Since hearing this sound bite on the news last night, I might be as passionate as I was at 17. I worked with a community organizer in Chicago. He is underpaid and overworked. He resides in the community he works. His responsibilities include keeping under aged at-risk children in high school, helping gang members get out of gangs, helping former gang members receive job training, helping parents of children in the community learn English, help get guns off the street, help the elderly get to their church service and, maybe most important of all, be a living example of how someone with a college education can go back home and do something positive. Palin said a small-town mayor has more responsibilities. If you think I'm misinterpreting what she said, look up on paragraph. I used a quote.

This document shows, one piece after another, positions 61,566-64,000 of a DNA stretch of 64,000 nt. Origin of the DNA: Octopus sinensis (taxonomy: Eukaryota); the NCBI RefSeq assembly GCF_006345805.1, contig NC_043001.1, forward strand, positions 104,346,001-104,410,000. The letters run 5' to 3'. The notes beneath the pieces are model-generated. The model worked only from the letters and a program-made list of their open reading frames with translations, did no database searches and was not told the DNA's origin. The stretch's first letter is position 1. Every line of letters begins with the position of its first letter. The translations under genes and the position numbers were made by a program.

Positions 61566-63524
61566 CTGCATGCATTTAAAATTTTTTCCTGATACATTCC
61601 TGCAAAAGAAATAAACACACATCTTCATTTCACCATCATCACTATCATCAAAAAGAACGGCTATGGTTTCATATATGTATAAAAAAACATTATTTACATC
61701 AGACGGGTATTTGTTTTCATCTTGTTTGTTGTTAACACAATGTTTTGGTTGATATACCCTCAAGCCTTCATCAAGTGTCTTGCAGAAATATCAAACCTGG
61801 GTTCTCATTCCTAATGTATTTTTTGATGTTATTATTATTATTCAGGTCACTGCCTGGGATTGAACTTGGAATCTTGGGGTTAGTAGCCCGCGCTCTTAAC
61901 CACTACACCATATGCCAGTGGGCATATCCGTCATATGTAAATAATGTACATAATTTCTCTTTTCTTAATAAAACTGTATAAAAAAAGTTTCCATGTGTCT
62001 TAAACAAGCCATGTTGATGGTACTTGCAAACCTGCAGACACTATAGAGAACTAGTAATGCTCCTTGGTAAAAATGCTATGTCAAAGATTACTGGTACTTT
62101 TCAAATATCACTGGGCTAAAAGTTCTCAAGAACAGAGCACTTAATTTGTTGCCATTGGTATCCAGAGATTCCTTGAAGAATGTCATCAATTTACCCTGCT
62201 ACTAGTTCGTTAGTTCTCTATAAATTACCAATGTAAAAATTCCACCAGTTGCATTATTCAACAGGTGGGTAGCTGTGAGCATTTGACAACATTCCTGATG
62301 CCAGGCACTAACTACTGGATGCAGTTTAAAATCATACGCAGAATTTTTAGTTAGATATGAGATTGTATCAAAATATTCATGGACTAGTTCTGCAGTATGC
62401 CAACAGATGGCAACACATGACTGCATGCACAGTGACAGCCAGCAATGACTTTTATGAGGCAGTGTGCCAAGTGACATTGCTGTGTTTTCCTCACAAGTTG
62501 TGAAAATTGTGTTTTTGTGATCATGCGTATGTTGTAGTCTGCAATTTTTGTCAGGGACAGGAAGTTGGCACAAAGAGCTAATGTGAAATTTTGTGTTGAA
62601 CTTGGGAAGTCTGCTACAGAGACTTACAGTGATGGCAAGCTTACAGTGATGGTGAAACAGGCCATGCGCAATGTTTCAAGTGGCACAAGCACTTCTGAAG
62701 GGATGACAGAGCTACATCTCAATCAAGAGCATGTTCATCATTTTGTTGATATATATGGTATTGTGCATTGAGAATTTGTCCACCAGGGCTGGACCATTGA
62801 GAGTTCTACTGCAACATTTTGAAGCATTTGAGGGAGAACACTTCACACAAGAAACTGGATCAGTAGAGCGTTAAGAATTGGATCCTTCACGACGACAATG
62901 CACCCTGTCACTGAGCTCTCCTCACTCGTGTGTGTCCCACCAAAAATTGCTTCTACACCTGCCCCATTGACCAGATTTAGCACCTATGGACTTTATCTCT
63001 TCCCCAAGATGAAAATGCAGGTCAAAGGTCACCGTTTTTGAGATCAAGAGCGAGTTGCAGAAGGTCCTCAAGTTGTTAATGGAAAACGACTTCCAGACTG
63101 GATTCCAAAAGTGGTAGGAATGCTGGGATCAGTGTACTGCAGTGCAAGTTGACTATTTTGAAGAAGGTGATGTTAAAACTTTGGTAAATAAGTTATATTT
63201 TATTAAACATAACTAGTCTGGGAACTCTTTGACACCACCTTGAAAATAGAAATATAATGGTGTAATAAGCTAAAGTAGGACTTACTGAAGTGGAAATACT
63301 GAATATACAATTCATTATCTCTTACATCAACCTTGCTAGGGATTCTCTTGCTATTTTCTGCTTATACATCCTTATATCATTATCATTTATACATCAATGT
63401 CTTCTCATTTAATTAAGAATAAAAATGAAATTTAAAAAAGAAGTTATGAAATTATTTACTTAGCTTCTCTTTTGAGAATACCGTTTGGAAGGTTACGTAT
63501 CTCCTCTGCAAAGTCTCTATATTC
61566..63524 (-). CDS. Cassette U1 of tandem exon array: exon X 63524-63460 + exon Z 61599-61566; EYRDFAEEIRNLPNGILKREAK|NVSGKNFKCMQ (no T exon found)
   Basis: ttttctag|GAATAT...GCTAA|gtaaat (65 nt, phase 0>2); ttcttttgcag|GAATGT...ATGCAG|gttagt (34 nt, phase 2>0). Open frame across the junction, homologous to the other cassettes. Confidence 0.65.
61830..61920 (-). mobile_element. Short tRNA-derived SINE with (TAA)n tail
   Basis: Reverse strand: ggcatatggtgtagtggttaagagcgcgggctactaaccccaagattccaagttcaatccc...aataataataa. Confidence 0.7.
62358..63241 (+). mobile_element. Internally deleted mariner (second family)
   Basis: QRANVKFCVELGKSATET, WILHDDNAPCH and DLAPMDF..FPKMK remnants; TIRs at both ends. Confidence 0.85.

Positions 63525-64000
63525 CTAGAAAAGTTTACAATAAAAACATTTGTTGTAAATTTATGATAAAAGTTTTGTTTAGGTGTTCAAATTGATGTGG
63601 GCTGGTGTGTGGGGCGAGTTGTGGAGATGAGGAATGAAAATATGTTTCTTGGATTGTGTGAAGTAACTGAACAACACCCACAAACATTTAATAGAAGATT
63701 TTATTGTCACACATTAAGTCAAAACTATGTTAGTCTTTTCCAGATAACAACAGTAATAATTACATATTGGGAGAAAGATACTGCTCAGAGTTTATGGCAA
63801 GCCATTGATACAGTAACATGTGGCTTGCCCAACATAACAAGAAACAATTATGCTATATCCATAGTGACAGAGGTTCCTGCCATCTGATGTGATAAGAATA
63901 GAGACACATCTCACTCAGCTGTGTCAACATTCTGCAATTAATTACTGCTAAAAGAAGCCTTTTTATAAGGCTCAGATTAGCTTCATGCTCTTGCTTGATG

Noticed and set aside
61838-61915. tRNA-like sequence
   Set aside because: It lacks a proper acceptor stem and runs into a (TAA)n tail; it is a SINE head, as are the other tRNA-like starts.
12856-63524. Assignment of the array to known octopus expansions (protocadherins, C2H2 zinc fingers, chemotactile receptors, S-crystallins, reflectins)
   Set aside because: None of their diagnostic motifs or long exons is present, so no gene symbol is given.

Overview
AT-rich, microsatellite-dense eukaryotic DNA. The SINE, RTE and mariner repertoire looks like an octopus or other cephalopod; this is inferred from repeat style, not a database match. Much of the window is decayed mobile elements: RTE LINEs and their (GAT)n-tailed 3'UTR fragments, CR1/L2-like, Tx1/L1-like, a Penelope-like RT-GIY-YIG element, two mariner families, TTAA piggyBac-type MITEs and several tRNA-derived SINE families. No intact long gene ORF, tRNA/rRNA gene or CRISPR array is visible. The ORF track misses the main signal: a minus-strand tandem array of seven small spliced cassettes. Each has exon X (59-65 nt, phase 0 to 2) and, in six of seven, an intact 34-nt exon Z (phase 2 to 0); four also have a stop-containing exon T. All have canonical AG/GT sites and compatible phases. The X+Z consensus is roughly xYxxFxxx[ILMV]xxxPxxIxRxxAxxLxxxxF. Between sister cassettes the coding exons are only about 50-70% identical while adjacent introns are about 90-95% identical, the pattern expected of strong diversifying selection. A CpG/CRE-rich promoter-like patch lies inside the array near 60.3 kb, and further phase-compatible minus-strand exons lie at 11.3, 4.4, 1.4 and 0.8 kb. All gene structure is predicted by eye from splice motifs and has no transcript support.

4. I work in a bar. I've learned many valuable lessons in what not to discuss. Politics and religion are on that list. But fuck it. After seeing Kathy Lee Gifford this morning say that she just wants everyone to like everyone in politics, I'd like to get back to my roots. Today I will listen to Bad Religion and start pointless fights with people that don't agree with 100% of the things I say.